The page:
I have been fascinated by 3D printing since it was first shown to me in HP Labs in San Diego in 2007. Voymesh Joshi, the then VP of Imaging and Printing, showed me a bicycle chain that was printed in one piece.  I really couldn't get my head around the applications of 3D printing or what it could do for a printer. Six years on I had the invitation to visit HK Rapid Prototyping in Rugby (www.HK3D.co.uk). These are the distributers for Stratasys the worlds leading 3D machines. I was like a child in a sweet shop, they had every kind of prototyping and additive manufacturing you could imagine–and even some I couldn't.

For those who don't know what 3D printing is, it is the use of inkjet style printers that, instead of printing ink down onto paper like your home printer, they print down tiny layers of polymer which sets immediately and then they print down another layer. Eventually this “builds” the object. The process takes some time but the ability to create an object from a digital file is revolutionary. I suggest you take a look at their web site as there is so much information regarding these devices.

I was aware of the process and that you could use different materials to print but one limitation was that you could only print one material at a time but one of the most fascinating things that HK showed me was that  you can now print two materials simultaneously.

This enables rigid and flexible materials to be combined, which means that you can create hinges, springs and all sorts of mechanisms within a single printed item.

Here is a picture of some of the Items I was shown: Item 1 is a flat sheet of rigid and flexible materials which form a flexible sheet. Iit was highly flexible and strong. Item 2 was a working interconnected gear system that was printed in one piece – there were no joints!


The object No 3 was fascinating.  It demonstrated that by blending just two materials (the rigid white and flexible black)  during manufacture it is possible to create a range of hardness from Shore of 30 up to Shore 100

Here is a link to a video which shows the two objects with combined materials

The final object I would like to show and talk about is object number 4 in the picture.

This was the most fascinating object. This is 3D printing out of Titanium. It is a process that is quite established using powdered metal and a laser to fuse the layers of powder together. It is a process called sintering. Today the accuracy and strength of these products is amazing. The object below was so light because of its honeycombed type structure; it was 3 inches long and the strength to weight ratio and its accuracy was incredible.

These systems are now used for making aeroplane parts, for building medical parts, jewelry, components in Formula 1 cars and a whole range of complex applications.  Admittedly, the titanium printing is probably beyond the budget of most organisations but I believe that these systems will become common place fairly soon.


 But what does that mean for printers?  There is great debate as to whether it is relevant to the Graphic arts industry just because it has “Printer” in its title. It is undoubtedly interesting but is it relevant?

In my view it is. Printers have always offered service bureau-type offering to its customer base. They take an expensive machine like a printing press and its associated finishing equipment and offer it to a number of customers. They effectively share an expensive and complex machine. Printers are also skilled at scheduling and workflow to get maximum utilisation of this expensive equipment. So why not 3D devices? These machines range from £5K to £100K and beyond but that is not that expensive compared to a printing press or a binder. The key question is are there sufficient customers within the vicinity that could take advantage of such a machine?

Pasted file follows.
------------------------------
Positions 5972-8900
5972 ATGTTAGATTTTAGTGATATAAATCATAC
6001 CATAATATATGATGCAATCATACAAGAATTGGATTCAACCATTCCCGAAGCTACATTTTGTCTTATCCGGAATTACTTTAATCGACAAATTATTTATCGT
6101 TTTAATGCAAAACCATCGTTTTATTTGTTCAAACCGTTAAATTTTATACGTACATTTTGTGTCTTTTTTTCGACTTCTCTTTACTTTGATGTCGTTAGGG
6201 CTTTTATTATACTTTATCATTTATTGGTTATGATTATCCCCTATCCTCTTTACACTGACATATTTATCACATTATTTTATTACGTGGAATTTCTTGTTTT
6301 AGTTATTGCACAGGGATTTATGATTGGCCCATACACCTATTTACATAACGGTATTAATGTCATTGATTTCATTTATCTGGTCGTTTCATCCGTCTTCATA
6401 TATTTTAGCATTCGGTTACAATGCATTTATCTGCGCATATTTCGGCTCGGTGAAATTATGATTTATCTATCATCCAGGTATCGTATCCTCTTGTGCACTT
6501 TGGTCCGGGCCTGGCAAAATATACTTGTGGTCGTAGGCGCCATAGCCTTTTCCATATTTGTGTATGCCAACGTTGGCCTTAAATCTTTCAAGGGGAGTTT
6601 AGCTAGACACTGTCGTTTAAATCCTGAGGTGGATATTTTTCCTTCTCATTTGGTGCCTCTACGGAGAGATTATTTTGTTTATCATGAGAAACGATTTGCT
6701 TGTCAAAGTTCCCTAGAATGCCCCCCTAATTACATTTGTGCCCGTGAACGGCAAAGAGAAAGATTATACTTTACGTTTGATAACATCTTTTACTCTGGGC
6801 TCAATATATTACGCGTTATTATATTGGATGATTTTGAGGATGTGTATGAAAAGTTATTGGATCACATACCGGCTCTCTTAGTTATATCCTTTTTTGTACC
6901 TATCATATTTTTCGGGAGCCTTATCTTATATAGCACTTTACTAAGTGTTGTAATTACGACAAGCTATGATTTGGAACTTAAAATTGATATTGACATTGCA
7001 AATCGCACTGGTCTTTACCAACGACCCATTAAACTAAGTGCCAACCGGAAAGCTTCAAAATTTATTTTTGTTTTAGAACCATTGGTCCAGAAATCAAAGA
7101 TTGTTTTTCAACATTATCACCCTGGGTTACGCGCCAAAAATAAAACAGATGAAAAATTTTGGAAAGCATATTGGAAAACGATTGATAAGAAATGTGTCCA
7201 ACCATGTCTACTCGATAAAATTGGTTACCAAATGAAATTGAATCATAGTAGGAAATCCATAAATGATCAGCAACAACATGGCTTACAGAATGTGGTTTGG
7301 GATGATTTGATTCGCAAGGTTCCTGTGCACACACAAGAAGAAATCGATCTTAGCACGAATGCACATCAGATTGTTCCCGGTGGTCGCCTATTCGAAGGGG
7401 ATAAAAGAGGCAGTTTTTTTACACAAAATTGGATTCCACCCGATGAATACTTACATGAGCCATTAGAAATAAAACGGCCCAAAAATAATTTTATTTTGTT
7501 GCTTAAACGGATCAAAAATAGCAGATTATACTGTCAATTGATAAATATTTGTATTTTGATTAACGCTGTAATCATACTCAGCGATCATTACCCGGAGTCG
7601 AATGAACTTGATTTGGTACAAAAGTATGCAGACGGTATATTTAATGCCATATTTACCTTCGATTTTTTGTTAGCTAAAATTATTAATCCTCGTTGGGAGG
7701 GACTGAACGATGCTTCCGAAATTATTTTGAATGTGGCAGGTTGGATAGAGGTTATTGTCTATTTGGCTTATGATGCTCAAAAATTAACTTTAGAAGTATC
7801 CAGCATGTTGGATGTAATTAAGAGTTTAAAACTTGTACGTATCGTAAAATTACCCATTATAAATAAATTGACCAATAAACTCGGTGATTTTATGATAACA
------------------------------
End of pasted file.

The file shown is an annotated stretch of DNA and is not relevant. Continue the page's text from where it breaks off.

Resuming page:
In some circumstances I do believe that 3D printing could be relevant to us, but we must understand it requires a whole new mindset and skill set/understanding including CAD/CAM, material science, engineering  and a whole host of other workflow and skills that are different to our graphic arts skills.

I do believe that many new technologies offer an opportunity to expand offerings and service new sectors of the community.  3D printing is growing in many sectors and is an exciting opportunity for some.  I believe the decision to invest in 3D is an entrepreneurial one and advise printers not to purchase it as a lifeline or simply because it has printing in the title.

Finally I must thank HK Rapid Prototyping for their generosity and time spent at their offices - perhaps we can persuade them at some time to bring some devices to the Hall for further investigation into this exciting new technology.


Note of interest: There is soon to be the worlds largest 3D printing retail store opening in London. Check out www.imakr.com


John Charnock

John Charnock is owner and director of Print Research International a consultancy network that helps businesses adapt to changing landscapes. His customers include HP, Landa, FFEI, KBA, MEGTEC, Color logic, Label Traxx and many more print service providers and creative companies. Prior to running his consultancy John was Group Technical Director of St Ives Plc a post that he held for 19 Years. He is always looking at how new technology can help brands and organisations develop their service offerings. John is a Liveryman of the Stationers' Company.

comments powered by Disqus

The Worshipful Company
of Stationers
and Newspaper Makers

Stationers' Hall
Ave Maria Lane
London EC4M 7DD

Telephone: 020 7248 2934
Fax: 020 7489 1975